This season, over 31 percent of NFL teams have turned their fates over to
 rookie or second-year signal-callers.
 Hall of Famer Dan Marino, who knows a thing or two about what it takes to
 succeed in the position, rated the young guns on CBS' "The NFL Today."
 Marino went with Washington's Robert Griffin III over the Colts' Andrew Luck
 as 1-2, flip-flopping their 2012 draft positions.
 It's a little early to put Griffin over Luck, who is the far more well-rounded
 signal-caller, however.
 RG3 is certainly more dynamic and teams have been struggling to try to stop
 the read-option but that's a gimmick at this level and as soon as opposing
 defenses catch up, you can except significant struggles from Griffin unless he
 is able to counter with his own adjustments.
 In a 27-12 setback in Pittsburgh on Sunday, Griffin couldn't find his rhythm
 all day, as the Baylor product completed just 16-of-34 passes for 177 yards
 and one touchdown, while managing just eight rushing yards on six carries.
 Granted Dick LeBeau isn't your average defensive coordinator but the fact he
 was able to stop the aforementioned read-option doesn't bode well for RG3.
 Luck, meanwhile, has quietly performed better, albeit less spectacularly. He
 has the Colts at 4-3 after passing for 297 yards and a touchdown and leading a
 game-winning drive in overtime as Indy topped Tennessee 19-13 on Sunday.
 Luck's game is built better for long term success in the NFL.
 The rest of s list, which rated Carolina's Cam Newton third followed by
 Cincinnati's Andy Dalton, the Dolphins' Ryan Tannehill, Cleveland's Brandon
 Weeden, Seattle's Russell Wilson, the Vikings' Christian Ponder, Tennessee's
 Jake Locker and the Jags' Blain Gabbert is pretty solid, although Marino isn't
 giving Tannehill, who left Miami's 30-9 win over the Jets on Sunday in the
 first quarter with an injured left quadriceps, enough credit for keeping a
 Dolphins team with shaky talent above water.
 Meanwhile, Wilson's upside is stunted by his size and you have to believe both
 Locker and Gabbert would be doing more with the weapons Ponder has at his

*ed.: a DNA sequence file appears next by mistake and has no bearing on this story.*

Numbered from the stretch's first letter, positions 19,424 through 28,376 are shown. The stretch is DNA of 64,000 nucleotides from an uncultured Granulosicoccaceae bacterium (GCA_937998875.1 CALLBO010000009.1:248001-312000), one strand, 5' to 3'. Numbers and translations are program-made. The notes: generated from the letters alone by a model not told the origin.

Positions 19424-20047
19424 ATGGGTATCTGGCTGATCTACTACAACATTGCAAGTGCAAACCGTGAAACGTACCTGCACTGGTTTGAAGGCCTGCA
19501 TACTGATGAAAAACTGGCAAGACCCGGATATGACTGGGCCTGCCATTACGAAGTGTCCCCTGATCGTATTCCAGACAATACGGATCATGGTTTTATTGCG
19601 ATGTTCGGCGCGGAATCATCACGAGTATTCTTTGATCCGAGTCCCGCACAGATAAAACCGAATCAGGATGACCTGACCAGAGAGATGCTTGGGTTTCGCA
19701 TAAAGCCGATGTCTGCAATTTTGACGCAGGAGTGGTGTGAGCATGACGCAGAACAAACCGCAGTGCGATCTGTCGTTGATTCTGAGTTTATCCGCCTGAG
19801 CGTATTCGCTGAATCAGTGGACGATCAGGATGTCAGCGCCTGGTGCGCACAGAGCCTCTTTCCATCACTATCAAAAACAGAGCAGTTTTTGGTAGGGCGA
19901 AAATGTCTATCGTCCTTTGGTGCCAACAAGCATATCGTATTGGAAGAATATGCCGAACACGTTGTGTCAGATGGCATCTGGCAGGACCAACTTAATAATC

Here's The Sports Network's "young gun" ratings at the midway point of the
 2012 season:
 1. - Andrew Luck, Indianapolis
 2. - Robert Griffin III, Washington
 3. - Cam Newton, Carolina
 4. - Ryan Tannehill, Miami
 5. - Andy Dalton, Cincinnati
 6. - Brandon Weeden, Cleveland
 7. - Jake Locker, Tennessee
 8. - Russell Wilson, Seattle
 9. - Blaine Gabbert, Jacksonville
 10. - Christian Ponder, Minnesota
 -Today's win in Philadelphia was Ryan's 50th as a starter. He did it in just
 69 games, matching Pittsburgh's Ben Roethlisberger for the second-fewest
 starts to reach the milestone among active players. New England's Tom Brady
 reached 50 regular season wins in 65 starts.
 -Speaking of Brady and the Patriots, they ran up 473 yards of offense in
 London during their 45-7 International Series win over St. Louis. The Patriots
 have posted at least 350 yards in 17 consecutive games, surpassing the
 "Greatest Show on Turf" Rams group (1999-2000) for the longest such streak in
 NFL history.
 -Brady, who passed for 304 yards and four touchdowns against the Rams, joined
 Brett Favre (72), Peyton Manning (67) and Marino (62) as the fourth player in
 NFL history with 50 career games with at least three touchdown passes. He also
 registered the 50th 300-yard passing game of his career, surpassing Warren
 Moon (49) for the seventh-most all-time.
 - Green Bay's Aaron Rodgers, despite being without Greg Jennings and Jordy
 Nelson, threw two touchdown passes in the Packers' 24-15 win over
 Jacksonville. Through eight games this season, Rodgers has 21 touchdown
 passes. He has 24 TD passes through eight games in 2011, and is the first
 quarterback ever to have 20-plus touchdown passes through his team's first
 eight games in consecutive seasons.
 -Chicago cornerback Tim Jennings had a 25-yard interception-return touchdown
 in the Bears' 23-22 comeback win over Carolina. The Bears, who have six
 interception-return touchdowns this season, are the first team in NFL history
 to return six interceptions for touchdowns through the first seven games of a
 10/28 22:06:41 ET